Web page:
Product Experimentation: What It Is and Why It Matters

2 min readMay 30, 2024


How do you run product experiments effectively? And what can they help you learn about the product? Keep reading for the types, tips, tools, and product experimentation process.

Imagine boosting your profits by up to 95% just by increasing customer retention by 5%. Sounds incredible, right? Focusing on retaining customers through continuous product refinement can transform your product from a good to an essential one. How do you achieve this? Through systematic product experimentation.

What Is Product Experimentation? 🧪

Product experimentation is the process of testing different features to see how they impact user behavior and business outcomes. It’s a structured process involving A/B tests, usability tests, multivariate testing, focus groups, user interviews, and other methods.

This approach turns every adjustment into a data-driven decision, ensuring that even if your hypothesis doesn’t pan out, you still gain valuable insights.

When Should You Conduct Product Experiments? 🤔

Frankly, product experiments are valuable at all stages of development. Key scenarios include:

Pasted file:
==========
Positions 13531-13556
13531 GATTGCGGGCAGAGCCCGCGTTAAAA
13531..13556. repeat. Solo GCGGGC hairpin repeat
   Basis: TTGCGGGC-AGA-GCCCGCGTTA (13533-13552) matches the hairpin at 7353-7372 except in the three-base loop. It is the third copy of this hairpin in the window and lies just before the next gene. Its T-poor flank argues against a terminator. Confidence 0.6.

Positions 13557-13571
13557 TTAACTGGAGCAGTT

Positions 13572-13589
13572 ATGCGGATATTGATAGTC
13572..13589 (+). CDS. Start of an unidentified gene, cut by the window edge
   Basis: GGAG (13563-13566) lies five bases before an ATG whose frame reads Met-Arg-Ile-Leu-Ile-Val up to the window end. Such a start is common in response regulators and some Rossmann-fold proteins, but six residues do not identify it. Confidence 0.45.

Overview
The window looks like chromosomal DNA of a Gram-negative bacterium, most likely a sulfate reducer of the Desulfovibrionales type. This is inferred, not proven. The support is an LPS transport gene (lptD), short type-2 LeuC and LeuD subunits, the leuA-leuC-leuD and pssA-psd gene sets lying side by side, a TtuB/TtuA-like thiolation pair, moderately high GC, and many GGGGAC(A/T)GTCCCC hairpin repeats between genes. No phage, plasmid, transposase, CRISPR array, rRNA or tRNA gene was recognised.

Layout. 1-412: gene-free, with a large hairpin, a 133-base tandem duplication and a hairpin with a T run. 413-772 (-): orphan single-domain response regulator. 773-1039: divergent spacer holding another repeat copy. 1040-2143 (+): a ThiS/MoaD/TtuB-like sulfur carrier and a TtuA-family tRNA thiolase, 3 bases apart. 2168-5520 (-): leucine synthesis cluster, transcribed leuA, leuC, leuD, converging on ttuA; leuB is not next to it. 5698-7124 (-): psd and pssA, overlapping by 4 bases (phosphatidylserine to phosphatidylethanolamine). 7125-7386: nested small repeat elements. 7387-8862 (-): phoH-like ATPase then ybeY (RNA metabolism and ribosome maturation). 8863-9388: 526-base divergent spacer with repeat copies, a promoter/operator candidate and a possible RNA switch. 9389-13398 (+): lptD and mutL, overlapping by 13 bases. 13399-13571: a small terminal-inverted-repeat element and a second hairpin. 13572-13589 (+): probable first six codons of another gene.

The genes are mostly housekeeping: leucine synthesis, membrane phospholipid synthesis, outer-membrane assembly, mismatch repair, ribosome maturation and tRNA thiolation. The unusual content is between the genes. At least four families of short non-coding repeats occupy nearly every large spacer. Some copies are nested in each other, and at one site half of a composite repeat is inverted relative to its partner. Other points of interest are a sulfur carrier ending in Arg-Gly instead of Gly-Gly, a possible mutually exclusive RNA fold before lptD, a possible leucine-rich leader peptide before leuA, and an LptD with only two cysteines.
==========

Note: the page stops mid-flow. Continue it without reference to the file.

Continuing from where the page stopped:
1. Hypothesis testing: validate assumptions about features or user behavior scientifically
  2. New feature rollouts: test new features with a small group before a full launch
  3. User behavior changes: adapt to shifts in user behavior due to trends or seasonality
  4. Optimizing existing features: improve underperforming features through iterative changes
  5. Personalization efforts: use A/B tests to refine personalized content
  6. Pricing strategies: experiment with different pricing models to find what resonates best
  7. Onboarding and retention: optimize onboarding flows to engage new users.

All this helps adapt products for existing and new user segments through targeted experiments.

Types of Product Experiments 👩🏻‍🔬🔬

Here’s a rundown of common experimentation methods and their uses:

  • A/B testing (compare two versions of a feature to see which performs better)
  • Usability testing (observe how users interact with your product to ensure ease of use)
  • Multivariate testing (test multiple variables simultaneously to find the best combination)
  • Fake door testing (gauge interest in a new feature before fully developing it)
  • Tree testing (evaluate the intuitiveness of your product’s navigation)
  • User interviews (gather qualitative insights from one-on-one conversations)
  • Beta testing (release a nearly finished feature to a select group for final feedback)
  • Click tracking (analyze user clicks to understand behavior)
  • Funnel testing (optimize each step of the user journey to boost conversions)

Need more insights on the topic? Keep reading to learn the “hows” and find some tips and tricks ⤵




Digital product studio. We help early-stage startups (<$100K) and scaleups ($1M+) grow faster by creating products that drive results.